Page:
I’m off on another series project. As usual I don’t know exactly how long it will last and how many installments there will be. What I can declare is that this is the first of several parts and there will be days between installments. I want to deal with persuasion and specifically how it will apply to the 2018 election. Let’s explore.
First allow me to give you a brief explanation of how a well-run contemporary American political campaigns work. It is usually divided into three somewhat overlapping phases: identification, persuasion and turnout.
First you identify voters as to level of support for your candidate. An extremely strong supporter who has a sterling record of voting can be basically left alone unless you recruit them as a volunteer. On the other end of the spectrum someone who either hates your candidate or loves their opponent is best left “sleeping” with the hope they forget to vote; you are never going to convert (persuade) them.
I’ll skip ahead to turnout which is exactly what it sounds like; you try to get “your voters” to the polls. As simple as this concept sounds it is almost always the difference between victory and defeat in a close election and in my opinion the most important part of a field operation. If a supporter doesn’t vote they mean nothing.
For my money persuasion is the least important phase because it produces the smallest results per unit of resources expended. Losing candidates almost invariably frustrate their campaign managers because they spend too much time trying to win arguments with and/or convince die hards from the other side. In the hour you spend with a believer in right wing mythology who you have almost no chance of converting you could touched a lot of people inclined to support you who simply need a nudge to feel like they owe showing up at the polls and voting for you to you. Shake the right hands and kiss the right babies. Good data and field work should be able to identify them.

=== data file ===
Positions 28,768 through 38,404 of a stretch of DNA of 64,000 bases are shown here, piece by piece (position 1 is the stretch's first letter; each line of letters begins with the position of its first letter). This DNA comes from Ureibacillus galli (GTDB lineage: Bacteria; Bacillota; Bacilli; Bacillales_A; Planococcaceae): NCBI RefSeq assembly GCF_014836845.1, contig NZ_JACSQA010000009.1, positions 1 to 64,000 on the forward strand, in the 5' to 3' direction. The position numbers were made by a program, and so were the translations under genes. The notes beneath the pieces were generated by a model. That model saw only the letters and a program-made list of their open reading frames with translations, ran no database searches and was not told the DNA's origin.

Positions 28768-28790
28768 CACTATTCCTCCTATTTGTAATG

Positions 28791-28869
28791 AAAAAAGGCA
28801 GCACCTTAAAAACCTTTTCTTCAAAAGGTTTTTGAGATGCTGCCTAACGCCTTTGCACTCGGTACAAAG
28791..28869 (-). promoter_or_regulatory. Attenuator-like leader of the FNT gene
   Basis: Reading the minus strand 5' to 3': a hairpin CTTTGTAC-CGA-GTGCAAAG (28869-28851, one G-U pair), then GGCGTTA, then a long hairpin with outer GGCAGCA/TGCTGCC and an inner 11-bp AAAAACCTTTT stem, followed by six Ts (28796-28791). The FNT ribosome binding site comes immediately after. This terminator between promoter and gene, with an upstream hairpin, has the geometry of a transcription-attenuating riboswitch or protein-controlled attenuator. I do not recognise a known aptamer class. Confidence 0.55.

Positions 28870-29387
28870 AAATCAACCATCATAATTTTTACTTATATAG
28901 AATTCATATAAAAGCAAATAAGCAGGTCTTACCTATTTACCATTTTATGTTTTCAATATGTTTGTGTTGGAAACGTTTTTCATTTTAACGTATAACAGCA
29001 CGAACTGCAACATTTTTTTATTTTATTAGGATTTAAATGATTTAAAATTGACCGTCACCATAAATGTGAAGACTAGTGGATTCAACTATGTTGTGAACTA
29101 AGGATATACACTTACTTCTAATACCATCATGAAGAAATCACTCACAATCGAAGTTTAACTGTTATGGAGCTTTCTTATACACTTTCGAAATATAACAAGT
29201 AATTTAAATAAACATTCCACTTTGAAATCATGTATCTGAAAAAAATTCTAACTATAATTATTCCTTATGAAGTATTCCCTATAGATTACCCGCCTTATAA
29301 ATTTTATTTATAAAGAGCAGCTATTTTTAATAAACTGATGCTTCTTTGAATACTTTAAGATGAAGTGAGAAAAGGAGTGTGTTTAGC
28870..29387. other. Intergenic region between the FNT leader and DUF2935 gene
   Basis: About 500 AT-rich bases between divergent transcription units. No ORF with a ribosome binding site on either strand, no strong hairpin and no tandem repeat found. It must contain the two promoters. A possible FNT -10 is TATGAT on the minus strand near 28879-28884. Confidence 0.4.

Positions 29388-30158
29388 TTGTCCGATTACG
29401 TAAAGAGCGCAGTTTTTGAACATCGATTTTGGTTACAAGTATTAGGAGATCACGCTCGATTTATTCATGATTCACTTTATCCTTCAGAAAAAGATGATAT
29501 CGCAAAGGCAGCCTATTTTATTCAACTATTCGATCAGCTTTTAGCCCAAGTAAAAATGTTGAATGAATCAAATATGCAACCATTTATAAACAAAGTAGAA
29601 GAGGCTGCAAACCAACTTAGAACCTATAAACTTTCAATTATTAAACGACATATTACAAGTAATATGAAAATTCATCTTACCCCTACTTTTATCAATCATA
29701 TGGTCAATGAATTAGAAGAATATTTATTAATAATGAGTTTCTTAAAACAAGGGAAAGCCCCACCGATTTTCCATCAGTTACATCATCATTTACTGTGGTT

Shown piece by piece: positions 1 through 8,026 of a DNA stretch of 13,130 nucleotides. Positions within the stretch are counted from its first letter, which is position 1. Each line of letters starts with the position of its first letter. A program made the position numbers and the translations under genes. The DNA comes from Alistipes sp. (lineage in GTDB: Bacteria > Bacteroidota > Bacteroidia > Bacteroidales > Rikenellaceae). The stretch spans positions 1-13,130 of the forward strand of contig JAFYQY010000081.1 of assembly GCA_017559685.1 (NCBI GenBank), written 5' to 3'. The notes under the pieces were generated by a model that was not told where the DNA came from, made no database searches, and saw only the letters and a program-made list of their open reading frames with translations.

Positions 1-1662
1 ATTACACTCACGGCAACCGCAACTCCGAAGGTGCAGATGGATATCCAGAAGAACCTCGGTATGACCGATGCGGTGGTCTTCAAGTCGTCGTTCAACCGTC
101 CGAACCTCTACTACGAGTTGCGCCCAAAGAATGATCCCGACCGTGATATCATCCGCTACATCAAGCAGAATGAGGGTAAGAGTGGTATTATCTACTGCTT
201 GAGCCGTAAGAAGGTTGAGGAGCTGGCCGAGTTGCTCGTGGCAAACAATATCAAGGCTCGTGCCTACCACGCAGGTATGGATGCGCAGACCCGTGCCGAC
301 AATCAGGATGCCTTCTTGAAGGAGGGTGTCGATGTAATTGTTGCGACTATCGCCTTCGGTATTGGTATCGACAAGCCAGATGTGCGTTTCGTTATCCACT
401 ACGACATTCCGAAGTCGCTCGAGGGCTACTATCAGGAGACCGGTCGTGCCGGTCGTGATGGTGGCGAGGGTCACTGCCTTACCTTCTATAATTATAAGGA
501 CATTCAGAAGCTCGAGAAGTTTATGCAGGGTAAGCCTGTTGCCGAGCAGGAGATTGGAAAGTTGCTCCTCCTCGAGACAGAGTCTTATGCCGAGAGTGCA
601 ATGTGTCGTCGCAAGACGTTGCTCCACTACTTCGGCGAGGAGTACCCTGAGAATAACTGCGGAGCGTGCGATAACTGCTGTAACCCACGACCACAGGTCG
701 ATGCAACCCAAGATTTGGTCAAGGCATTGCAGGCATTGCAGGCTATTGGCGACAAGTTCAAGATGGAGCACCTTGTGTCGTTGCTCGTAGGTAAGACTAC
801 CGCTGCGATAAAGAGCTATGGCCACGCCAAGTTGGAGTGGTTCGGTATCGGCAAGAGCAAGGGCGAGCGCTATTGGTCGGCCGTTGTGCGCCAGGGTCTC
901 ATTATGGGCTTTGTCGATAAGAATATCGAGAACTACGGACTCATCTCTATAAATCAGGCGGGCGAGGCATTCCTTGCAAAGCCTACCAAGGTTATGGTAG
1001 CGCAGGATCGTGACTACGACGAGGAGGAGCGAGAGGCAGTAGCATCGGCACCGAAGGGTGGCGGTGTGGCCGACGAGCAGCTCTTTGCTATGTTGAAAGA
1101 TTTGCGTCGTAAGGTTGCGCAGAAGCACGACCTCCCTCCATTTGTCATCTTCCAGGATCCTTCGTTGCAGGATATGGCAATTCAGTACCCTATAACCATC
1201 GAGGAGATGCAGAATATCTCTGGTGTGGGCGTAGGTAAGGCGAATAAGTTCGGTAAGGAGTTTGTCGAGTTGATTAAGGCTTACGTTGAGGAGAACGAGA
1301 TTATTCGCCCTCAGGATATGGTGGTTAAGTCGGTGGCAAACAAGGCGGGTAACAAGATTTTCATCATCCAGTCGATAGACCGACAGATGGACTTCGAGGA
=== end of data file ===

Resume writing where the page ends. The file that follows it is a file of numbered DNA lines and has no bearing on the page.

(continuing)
Most of the people who tell you they are independent voters and pay no attention to Party labels are deceiving themselves. Political scientists will tell you that once a person has voted three times they disproportionately vote either Democratic or Republican and will continue to do so.
While I don’t totally discount persuasion (more about that in future installments) I feel it is by far the least effective of the three phases and should be used intelligently and sparingly. I would spend much more time and money on identification and turnout. Identify people who will support you and then make sure they vote. That will give you the greatest return on investment. All but a few high profile national candidates never seem to have enough money. While many of your most important people will be unpaid volunteers you need a paid staff to train and coordinate them not to mention the cost of data that makes their (and your) efforts efficient.
In 2016 we did see a successful alternative model for campaigning from the Trump team. It consisted of three phases: lie, defend against the debunking with further lies and deflect from the crisis caused by the lies, usually by telling even more lies. The common denominator is lying. That is why you hire people like Kellyanne Conway, Paul Manafort, Sean Spicer and Sarah Huckabee Sanders. Along with that you pick Mike Pence as your running mate. As time goes on the truth comes out and your support will eventually erode to a point that you are no longer viable. Trump proved it always doesn’t happen quickly.
The conventional method is neither foolproof nor a secret however I like the odds if it being successful if it is properly executed. This was the primer; I promise it will get more exciting as the series progresses. It may also make following the 2018 races a bit more interesting.
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